Karnak Temple is a vast temple complex in Luxor dedicated primarily to Amun and dating from as early as 2000 BC. It is an impressive sight, and second only to the Great Pyramids in popularity. After a century of foreign occupation, the New Kingdom (1550-1150 BC) of Egypt emerged, with its capital at Thebes. The captial city was embellished with grandiose temples worthy of the majesty of the pharaohs, the greatest being Karnak. The temple complex of Karnak, dedicated to the Pharoah Amun, was the center of his worship and of his wife Mut and their son Khons. Each of them had a "precinct" (area) in the temple complex, the greatest and largest belonging to Amun. There was also a precinct for Montu, the falcon-headed local god. Construction on the Karnak temple complex began in the 16th century BC and continued into the Greco-Roman period - a period of up to 1300 years of construction. Around 30 successive pharoahs added their own touches to the complex: a new temple, shrine, or pylon and carved detailed hieroglyphic inscriptions. When the pharoah Akhenaton abandoned the traditional worship of Amun and took up the worship of Aten, the sun god, he built a temple to Aten at Karnak. But after his death, the Theban priests destroyed all signs of sun worship at Karnak and elsewhere.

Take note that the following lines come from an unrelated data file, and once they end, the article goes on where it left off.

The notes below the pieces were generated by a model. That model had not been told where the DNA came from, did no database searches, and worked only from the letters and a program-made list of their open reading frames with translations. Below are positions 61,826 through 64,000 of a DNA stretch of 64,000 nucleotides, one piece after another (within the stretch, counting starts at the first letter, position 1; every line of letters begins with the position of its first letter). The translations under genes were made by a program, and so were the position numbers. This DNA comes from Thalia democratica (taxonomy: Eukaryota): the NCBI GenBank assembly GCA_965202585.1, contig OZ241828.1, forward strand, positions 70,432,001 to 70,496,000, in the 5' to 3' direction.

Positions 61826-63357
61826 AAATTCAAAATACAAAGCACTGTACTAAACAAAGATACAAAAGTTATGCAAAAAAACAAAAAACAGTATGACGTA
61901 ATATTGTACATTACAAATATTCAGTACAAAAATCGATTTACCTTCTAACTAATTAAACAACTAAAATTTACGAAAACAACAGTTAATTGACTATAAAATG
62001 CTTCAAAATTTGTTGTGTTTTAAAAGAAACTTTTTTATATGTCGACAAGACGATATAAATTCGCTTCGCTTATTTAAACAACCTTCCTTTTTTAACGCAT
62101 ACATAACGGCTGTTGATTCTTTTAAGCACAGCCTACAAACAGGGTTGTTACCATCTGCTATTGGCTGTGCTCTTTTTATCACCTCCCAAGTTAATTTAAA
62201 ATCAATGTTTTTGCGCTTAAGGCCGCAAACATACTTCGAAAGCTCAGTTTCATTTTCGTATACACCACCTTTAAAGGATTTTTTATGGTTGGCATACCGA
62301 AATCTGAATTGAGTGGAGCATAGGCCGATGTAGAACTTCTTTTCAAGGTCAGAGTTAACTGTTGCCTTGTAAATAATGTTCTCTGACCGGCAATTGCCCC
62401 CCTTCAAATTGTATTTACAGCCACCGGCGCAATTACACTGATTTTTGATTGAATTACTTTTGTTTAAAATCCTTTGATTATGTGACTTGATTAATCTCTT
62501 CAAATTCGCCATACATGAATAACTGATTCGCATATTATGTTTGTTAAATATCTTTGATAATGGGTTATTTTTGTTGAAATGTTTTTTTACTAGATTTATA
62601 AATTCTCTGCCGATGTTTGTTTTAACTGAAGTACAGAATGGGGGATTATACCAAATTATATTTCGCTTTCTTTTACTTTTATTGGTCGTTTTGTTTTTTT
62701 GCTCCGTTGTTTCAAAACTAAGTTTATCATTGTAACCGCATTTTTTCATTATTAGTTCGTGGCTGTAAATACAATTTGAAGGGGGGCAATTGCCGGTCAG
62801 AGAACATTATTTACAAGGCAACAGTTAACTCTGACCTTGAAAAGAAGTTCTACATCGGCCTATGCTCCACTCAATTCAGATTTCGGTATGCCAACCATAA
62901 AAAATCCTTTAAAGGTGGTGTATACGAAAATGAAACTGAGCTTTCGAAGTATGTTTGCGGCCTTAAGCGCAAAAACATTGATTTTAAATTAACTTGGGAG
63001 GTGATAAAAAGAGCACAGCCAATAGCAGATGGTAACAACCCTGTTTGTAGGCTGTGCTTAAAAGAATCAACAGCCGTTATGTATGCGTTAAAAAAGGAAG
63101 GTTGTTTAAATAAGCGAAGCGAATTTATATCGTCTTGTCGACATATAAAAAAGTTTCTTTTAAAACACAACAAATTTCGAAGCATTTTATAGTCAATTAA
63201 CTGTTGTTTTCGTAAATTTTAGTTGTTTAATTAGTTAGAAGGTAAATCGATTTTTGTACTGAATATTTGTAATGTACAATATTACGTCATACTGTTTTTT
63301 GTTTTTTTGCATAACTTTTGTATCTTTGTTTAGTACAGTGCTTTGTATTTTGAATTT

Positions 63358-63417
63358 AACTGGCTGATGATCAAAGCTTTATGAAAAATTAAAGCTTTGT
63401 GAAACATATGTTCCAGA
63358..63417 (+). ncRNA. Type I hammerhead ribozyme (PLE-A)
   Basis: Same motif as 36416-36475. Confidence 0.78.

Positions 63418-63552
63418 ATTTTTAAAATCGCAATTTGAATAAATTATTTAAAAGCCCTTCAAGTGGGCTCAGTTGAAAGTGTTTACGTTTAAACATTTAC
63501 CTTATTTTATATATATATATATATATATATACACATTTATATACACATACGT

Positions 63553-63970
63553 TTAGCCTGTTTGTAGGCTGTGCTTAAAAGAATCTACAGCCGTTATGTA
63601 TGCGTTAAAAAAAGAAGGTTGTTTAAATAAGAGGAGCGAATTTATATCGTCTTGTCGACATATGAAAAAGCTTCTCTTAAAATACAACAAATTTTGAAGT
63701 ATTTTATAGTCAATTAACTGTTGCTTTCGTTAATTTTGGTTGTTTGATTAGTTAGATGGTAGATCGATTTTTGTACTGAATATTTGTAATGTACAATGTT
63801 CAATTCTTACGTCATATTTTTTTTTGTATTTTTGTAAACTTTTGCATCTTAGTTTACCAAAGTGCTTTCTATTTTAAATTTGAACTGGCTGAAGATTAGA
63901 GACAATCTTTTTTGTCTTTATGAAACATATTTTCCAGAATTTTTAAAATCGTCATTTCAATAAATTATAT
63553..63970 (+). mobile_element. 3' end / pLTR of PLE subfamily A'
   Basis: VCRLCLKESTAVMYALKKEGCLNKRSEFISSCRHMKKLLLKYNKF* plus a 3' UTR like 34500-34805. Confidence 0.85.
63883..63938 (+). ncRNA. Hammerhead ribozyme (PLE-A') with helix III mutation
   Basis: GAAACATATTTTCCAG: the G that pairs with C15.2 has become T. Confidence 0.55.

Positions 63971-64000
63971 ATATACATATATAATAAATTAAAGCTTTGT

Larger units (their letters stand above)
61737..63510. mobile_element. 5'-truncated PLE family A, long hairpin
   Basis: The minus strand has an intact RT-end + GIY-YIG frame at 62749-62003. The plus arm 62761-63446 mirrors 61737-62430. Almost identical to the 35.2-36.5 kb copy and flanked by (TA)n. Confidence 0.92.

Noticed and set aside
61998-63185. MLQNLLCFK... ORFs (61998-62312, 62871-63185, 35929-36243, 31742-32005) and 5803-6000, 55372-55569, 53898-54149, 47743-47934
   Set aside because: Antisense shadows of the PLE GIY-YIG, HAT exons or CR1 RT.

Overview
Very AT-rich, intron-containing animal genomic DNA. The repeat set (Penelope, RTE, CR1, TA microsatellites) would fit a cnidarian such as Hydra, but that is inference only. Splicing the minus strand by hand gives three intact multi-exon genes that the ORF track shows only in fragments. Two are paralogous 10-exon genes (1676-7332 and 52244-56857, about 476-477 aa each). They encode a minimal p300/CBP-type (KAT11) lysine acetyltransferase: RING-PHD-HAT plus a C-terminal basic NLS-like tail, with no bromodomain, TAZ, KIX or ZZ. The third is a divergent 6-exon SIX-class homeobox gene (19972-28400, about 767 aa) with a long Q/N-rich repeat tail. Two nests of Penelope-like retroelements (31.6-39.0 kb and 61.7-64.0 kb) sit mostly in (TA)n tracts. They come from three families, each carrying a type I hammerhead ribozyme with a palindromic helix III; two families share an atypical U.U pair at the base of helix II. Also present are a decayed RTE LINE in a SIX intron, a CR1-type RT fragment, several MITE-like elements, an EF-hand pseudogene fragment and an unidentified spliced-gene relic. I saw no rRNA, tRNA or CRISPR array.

Luxor Temple is a great temple complex in modern Luxor dedicated to Amun, a creator god often fused with the sun-god Ra into Amun-Ra. Construction work on the temple began during the reign of Amenhotep III in the 14th century BC. Horemheb and Tutankhamun added columns, statues, and friezes, and Akhenaten had earlier obliterated his father's cartouches and installed a shrine to the Aten. However, the only major expansion effort took place under Ramses II some 100 years after the first stones were put in place. Luxor is thus unique among the main Egyptian temple complexes in having only two pharaohs leave their mark on its architectural structure. Each year, to ensure the flooding of the Nile that was necessary to national prosperity, the statues of Amun, Mut (goddess of war), and Khons (the moon god) were sailed down the river to Karnak for a great festival. The temple fell into disrepair during the Late Period. Alexander the Great claimed to have undertaken major reconstruction work "to restore it to the glory of Amenhotep's times" in the 320s BC. During Rome's domination of Egypt it was converted into a centre for the Roman emperor cult. By the time of the Arab conquest, the temple was largely buried underneath accumulated river silt, to the extent that the Mosque of Abu Haggag was built on top of it in the 13th century (much reworked since, but one of the minarets dates back to the original construction).